Visiting St. Peter Stiftskulinarium is a spiritual and gastronomic pilgrimage. Located within the vast confines of St. Peter’s Abbey in Salzburg, a 7th-century Benedictine monastery, its existence was first recorded by Alcuin of York, a scholar and trusted adviser to Charlemagne.
Wandering through these hallowed halls, one can’t help but imagine Mephistopheles talking shop with Faust, or Christopher Columbus raising a glass of Salzburg Stiegl beer before his historic journey. If the legends persist, the seniority of the establishment is undeniable. St. Peter Stiftskulinarium, mentioned in documents dating back to 803, claims to be the oldest known working restaurant in Europe.
The grandeur of the restaurant spans 11 dining rooms, each with its own elaborate design and tapestry of captivating anecdotes. From the opulent baroque hall to the intimate ‘citizens’ room’ Prälatenstube, the establishment is sure to be a feast for the eyes. With a capacity of 850 people, it also offers plenty of opportunities for people watching.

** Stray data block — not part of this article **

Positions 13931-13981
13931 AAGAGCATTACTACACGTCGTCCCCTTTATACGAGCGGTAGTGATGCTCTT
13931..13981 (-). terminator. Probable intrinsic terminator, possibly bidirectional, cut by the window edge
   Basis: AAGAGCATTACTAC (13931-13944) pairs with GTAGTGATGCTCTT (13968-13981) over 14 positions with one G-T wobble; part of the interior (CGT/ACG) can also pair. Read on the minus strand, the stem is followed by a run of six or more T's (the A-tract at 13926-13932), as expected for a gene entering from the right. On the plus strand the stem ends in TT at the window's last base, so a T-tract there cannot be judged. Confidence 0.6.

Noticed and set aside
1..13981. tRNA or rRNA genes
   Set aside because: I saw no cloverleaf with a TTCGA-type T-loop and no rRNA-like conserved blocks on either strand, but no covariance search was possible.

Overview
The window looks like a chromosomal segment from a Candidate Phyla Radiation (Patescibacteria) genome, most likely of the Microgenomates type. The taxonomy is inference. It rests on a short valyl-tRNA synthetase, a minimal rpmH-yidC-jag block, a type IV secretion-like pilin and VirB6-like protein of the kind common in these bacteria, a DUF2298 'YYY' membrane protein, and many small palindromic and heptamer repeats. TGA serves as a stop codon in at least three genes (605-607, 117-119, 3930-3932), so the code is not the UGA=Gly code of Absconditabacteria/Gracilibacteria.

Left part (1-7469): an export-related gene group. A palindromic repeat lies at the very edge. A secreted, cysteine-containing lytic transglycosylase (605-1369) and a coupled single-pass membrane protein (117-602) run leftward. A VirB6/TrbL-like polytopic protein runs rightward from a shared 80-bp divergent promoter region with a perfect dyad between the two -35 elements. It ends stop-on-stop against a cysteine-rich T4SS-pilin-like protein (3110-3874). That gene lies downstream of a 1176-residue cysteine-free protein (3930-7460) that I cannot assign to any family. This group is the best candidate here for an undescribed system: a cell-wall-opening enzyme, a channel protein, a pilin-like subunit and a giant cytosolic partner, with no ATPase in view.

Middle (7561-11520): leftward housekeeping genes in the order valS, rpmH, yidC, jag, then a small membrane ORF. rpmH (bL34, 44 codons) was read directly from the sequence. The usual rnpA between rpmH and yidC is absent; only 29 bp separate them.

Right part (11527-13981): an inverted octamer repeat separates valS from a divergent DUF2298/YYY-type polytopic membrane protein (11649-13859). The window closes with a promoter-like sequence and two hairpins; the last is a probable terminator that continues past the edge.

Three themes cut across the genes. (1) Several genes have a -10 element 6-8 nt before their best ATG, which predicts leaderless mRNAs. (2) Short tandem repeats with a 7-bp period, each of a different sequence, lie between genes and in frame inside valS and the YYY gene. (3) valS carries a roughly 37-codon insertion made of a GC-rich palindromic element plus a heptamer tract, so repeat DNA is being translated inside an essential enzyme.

The Stiftskulinarium kitchen prides itself on serving upscale regional specialties, including the Viennese classic tafelspitz (beef simmered in broth and vegetables) and Salzburger Nockerl a sweet soufflé dessert made with egg yolk, flour, sugar and vanilla. With the changing seasons, the menu embraces diverse local flavors, featuring fresh fish, game dishes and often imaginative influences from Mediterranean cuisine.
As night falls, the restaurant’s famous Mozart dinner concert takes place. Each evening, the high stucco ceilings of the baroque room are lit by candlelight on white gala tables. In collaboration with the Salzburg Concert Society, the dining experience offers a three-course menu featuring authentic recipes from the 17th and 18th centuries accompanied by live musical performances featuring the work of Salzburg’s most famous native, Wolfgang Amadeus Mozart . Performers and stewards in fanciful period attire add to the flair of the times.